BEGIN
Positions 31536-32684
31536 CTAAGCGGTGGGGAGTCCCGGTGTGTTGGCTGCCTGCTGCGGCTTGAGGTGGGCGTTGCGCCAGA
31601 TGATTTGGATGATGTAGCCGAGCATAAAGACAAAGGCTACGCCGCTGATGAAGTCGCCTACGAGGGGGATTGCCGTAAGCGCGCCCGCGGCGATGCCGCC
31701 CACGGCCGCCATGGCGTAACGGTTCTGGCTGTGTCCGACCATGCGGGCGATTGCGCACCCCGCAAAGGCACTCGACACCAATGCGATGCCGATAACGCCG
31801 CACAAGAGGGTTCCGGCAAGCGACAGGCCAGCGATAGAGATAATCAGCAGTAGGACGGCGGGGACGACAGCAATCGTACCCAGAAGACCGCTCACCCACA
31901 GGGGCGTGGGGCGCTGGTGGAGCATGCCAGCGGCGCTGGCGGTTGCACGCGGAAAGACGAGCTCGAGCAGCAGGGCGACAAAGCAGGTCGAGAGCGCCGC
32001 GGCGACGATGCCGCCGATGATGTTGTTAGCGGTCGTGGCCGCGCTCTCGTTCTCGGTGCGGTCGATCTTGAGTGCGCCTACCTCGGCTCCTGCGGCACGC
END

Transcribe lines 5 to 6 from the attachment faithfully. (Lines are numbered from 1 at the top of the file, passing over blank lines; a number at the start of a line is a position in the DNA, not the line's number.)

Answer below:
31801 CACAAGAGGGTTCCGGCAAGCGACAGGCCAGCGATAGAGATAATCAGCAGTAGGACGGCGGGGACGACAGCAATCGTACCCAGAAGACCGCTCACCCACA
31901 GGGGCGTGGGGCGCTGGTGGAGCATGCCAGCGGCGCTGGCGGTTGCACGCGGAAAGACGAGCTCGAGCAGCAGGGCGACAAAGCAGGTCGAGAGCGCCGC